Book by Ginger Dellenbaugh, published by Bloomsbury Academic, 2022, 146 pages

This is a little gem of a book written by trained opera singer and music historian Ginger Dellenbaugh who is based in New York City and Vienna, Austria. It is part of a series entitled “33 1/3” in which each volume of about 150 pages is devoted to a single classic LP record. There are currently 161 of these books. Interestingly, 160 of the books are dedicated to classic rock, jazz, folk and pop albums. This is the first given over to a classic opera recital - perhaps reflecting Callas’s status as not only a musical giant but a cultural icon.

This is one of my favourite Callas recitals and one of the first that I bought as a teenager. With my modest adolescent income, I bought a very fine French LP pressing of Lyric and Coloratura Arias. I’ve listened to this album for 48 years and every time I listen, it is never stale and I hear some new revelation. Evidence of a truly immortal long playing record.

Dellenbaugh hinges her analysis of this great vinyl on her thorough knowledge of the mechanics of operatic vocal production. From there, she broadens the scope to look at the historical context of the music as well as Callas’s performance of it. And beyond that, Dellenbaugh looks at this recital in relation to Callas’s personal life as well as the broad social, cultural, mass media and political influences impacting a woman of her generation in a stratospheric musical career.

For example, Dellenbaugh, in relation to mass media, discusses the use of the Callas singing voice in movie soundtracks and takes on the Callas hologram in particular: “Separating Callas from her ensemble [for a hologram] transforms the voice into a collage object, one element in the construct of a creepy deep fake….The very totality of the hologram, paradoxically, runs counter to the effect that it would presume to evoke - this is not, and will never be, Callas.” (Pages 63-65).

The aria from Mephistophele, L’altra notte, is one that has captivated me and Dellenbaugh describes it as such: “The delivery of this aria is so seamless that words seem inadequate to describe what Callas is doing here. Her voice fluctuates from cold, to hot, to scalding, from sweet to ugly to extreme….In my ear, the recording is inviolable. It pulls me in completely, and I have a feeling, against my own logic, of being overpowered…it pulls me in like a vortex….” (Pages 70-72).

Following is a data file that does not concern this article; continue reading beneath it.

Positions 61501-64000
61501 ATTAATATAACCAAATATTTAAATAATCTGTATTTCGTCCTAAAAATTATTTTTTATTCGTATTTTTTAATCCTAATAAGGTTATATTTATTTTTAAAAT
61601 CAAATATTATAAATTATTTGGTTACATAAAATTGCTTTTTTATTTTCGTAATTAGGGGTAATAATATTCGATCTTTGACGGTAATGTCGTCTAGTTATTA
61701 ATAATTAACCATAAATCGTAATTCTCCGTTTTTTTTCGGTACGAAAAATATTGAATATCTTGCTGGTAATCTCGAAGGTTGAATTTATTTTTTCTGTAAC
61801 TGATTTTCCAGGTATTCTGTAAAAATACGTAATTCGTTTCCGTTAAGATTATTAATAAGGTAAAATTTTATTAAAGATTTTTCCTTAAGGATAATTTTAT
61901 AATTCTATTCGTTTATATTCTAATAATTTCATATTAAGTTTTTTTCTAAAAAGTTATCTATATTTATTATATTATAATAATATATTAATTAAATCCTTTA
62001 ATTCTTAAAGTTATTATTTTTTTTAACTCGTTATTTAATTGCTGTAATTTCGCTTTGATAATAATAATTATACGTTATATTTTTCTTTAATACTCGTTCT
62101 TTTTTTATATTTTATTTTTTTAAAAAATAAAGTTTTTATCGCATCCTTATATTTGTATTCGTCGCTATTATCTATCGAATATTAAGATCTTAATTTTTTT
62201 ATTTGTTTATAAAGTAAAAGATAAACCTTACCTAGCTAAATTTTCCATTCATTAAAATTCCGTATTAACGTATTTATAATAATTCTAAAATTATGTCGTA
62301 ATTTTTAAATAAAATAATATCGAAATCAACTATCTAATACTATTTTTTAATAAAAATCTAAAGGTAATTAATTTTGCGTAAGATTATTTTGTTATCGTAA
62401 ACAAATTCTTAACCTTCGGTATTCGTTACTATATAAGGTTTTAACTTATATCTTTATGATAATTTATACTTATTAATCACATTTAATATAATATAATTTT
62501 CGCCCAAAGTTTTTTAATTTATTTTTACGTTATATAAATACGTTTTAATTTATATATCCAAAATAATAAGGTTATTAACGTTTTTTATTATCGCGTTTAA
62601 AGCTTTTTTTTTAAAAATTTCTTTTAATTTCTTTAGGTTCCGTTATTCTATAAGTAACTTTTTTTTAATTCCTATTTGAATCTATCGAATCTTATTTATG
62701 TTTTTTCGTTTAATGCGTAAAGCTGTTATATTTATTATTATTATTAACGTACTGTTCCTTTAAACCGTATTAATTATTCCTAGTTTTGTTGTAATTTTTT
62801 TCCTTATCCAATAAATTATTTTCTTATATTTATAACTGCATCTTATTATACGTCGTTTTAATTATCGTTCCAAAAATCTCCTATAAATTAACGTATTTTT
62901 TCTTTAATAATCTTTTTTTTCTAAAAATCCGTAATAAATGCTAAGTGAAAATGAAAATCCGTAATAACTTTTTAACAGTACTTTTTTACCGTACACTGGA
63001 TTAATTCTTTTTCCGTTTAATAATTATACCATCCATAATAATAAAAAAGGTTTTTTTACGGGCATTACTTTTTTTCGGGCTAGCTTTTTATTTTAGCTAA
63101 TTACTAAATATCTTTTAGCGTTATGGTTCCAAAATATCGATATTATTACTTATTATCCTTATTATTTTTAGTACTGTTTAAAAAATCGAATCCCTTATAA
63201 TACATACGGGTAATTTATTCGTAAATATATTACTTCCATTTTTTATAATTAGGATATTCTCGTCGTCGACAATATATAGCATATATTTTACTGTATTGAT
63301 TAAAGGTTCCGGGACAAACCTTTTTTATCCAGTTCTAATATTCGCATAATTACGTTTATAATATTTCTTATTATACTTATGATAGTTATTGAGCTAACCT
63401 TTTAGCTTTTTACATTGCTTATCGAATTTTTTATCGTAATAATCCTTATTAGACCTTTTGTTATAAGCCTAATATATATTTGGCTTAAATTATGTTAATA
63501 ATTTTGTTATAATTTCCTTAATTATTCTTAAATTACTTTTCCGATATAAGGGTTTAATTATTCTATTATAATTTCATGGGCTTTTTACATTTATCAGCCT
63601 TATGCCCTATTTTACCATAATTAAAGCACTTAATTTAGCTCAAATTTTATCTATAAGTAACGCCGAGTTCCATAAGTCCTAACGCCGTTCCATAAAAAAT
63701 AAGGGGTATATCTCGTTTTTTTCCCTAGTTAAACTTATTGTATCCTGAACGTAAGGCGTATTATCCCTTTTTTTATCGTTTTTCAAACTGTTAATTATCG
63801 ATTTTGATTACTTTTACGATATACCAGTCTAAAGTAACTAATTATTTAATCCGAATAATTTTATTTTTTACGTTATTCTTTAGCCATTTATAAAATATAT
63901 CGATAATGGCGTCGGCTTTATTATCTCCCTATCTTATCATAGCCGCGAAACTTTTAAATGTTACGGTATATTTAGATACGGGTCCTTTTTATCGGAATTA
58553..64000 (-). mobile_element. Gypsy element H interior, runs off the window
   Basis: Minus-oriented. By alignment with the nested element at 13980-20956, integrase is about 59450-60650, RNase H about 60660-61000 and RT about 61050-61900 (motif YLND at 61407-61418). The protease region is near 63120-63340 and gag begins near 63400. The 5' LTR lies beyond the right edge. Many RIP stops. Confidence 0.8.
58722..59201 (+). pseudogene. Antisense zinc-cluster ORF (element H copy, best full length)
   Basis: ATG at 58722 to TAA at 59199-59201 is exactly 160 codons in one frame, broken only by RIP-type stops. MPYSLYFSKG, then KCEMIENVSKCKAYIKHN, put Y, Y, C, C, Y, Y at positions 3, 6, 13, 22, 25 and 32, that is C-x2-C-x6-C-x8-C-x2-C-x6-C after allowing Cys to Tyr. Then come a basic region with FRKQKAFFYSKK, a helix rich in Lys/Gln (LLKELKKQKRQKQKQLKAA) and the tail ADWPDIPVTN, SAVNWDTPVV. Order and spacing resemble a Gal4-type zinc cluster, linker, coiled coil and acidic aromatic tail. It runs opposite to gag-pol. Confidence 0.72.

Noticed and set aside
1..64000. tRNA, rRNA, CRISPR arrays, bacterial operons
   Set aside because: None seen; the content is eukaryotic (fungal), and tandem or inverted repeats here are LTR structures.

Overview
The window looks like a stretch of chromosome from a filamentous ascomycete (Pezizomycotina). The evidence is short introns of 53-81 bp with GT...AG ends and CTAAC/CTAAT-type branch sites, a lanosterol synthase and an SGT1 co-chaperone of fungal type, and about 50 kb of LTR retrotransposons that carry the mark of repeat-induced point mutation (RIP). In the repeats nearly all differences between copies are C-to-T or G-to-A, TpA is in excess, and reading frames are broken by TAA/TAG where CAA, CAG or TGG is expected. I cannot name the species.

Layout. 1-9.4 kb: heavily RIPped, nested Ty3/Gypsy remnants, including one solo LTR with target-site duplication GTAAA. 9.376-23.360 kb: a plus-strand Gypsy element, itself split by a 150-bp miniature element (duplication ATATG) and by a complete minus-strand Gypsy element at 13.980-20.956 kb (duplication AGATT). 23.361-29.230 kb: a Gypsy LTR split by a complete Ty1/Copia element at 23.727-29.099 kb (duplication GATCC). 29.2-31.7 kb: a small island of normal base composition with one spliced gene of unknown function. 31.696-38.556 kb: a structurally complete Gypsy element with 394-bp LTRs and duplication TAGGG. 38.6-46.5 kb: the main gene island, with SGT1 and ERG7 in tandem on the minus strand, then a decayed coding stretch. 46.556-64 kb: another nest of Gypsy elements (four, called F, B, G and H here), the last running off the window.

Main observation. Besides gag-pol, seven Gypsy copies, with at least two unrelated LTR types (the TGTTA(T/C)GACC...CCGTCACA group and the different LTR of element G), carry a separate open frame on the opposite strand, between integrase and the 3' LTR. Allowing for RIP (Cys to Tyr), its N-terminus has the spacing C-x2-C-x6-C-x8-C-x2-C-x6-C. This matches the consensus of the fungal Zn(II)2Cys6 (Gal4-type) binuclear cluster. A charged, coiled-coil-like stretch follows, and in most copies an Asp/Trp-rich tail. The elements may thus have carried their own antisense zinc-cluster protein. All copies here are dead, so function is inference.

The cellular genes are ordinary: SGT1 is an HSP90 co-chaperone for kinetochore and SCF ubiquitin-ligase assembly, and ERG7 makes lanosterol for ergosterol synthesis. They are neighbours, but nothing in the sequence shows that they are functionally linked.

This little volume is a good antidote for the crowds of gossipy, if not trashy tomes out there. Most importantly, Dellenbaugh anchors her examination to a knowledge and appreciation of the Callas technical mastery: “while listening to these tracks I am overwhelmingly aware of Callas’s masterful command of vocal technique. Even when it may seem that she is channeling some force beyond her control, Callas is a virtuosic vocal craftsman, a fact too often overlooked in biographies that attribute the uncanny power of performances to emotional and biographical extremes.” (Page xii).

Apparently because of space limitations, Dellenbaugh unfortunately does not fully examine the last aria on the album, Verdi’s Mercé, dilette amiche from Vespri Siciliani. Full texts and translations are included for all the other arias on the disc. These are Dellenbaugh’s own translations of the text of each. No CD of the recital is included with this volume, but the book could well be packaged as a great companion to the CD or even the reissued LP.

I recommend this book.

Paul Houle
Vancouver